Amazon Engaged in Massive Price Gouging During Pandemic, Reports Assert

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2 recent reports allege Amazon is price gouging and selling defective products (AP) image

By: Rusty Brooks

A new report from consumer watchdog group Public Citizen, alleges that Amazon engaged in price gouging during the height of the COVID-19 pandemic, and a CNN investigative report concluded that Amazon sold dangerously defective products.

The most alarming accusation made in these 2 reports is that while it is common knowledge defective products have been sold by third party sellers on Amazon and 3rd party sellers are known to price gouge,  many of Amazon’s own “white label”(AmazonBasic) products are frequently defective. and Amazon reportedly partakes in price gouging of its own products.

About 60 percent of Amazon’s retail sales take place through the third-party marketplace, with millions of vendors placing tens of millions of listings. At that scale, it can undoubtedly be difficult to keep up, and perhaps some errors are expected, Arstechnica reported.

CNN reported: CNN identified more than 1,500 consumer reviews of AmazonBasics products that described products overheating, burning someone or something, or outright catching fire. About 30 items with “three or more” reviews describing how a product caught fire were still available for sale at the time CNN published its story. Another dozen vanished while CNN’s story was in progress: “Some became unavailable after CNN began its reporting, and at least four product pages were removed from the retailer’s site entirely—leaving behind dead URLs known by employees as ‘dog pages,’” CNN wrote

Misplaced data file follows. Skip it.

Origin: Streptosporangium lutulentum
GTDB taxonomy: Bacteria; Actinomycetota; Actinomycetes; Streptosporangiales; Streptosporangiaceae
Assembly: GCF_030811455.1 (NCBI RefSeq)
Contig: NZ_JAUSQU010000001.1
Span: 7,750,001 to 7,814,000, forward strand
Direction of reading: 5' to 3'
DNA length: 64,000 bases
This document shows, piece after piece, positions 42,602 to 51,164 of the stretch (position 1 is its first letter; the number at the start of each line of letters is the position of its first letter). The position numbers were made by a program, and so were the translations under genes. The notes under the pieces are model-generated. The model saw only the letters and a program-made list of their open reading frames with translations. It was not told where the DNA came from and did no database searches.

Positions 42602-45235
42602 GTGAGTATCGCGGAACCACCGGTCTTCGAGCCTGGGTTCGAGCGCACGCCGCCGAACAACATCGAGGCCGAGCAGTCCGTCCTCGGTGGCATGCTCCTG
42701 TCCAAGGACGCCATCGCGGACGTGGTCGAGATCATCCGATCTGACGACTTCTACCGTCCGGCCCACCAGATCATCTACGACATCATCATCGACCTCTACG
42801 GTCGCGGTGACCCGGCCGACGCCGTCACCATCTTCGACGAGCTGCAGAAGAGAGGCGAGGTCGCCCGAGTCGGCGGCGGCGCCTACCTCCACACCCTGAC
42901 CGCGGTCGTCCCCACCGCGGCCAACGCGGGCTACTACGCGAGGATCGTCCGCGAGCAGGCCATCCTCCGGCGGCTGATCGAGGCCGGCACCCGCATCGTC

An AmazonBasics microwave, for example, featured more than 150 user reviews describing “safety concerns, including flames and smoke

Amazon allegedly took advantage of the COVID-19 panic, according to the Public Citizen report.

Price-gouging for some critical goods was just as prevalent in Amazon’s own first-party sales as it was in its vendor marketplace. Between May and August, for example, Public Citizen found that ordinary antibacterial hand soap, which usually sells for around $1.50, was going for $7—a 470-percent price increase, Arstechnica summarized

Arstechnica also reported:  Public Citizen’s report includes two instances of markups of 1,000 percent or more: disposable face masks, which were selling for $40 instead of $4, and corn starch, which sold for $9 instead of $0.90. “It is troubling that so much effort was put into blaming third-party sellers, but so little effort was made to stop the price increases—including on the products sold by Amazon directly,” the report concludes. “Amazon is not merely a victim in the price gouging on its marketplace. It is a perpetrator.”

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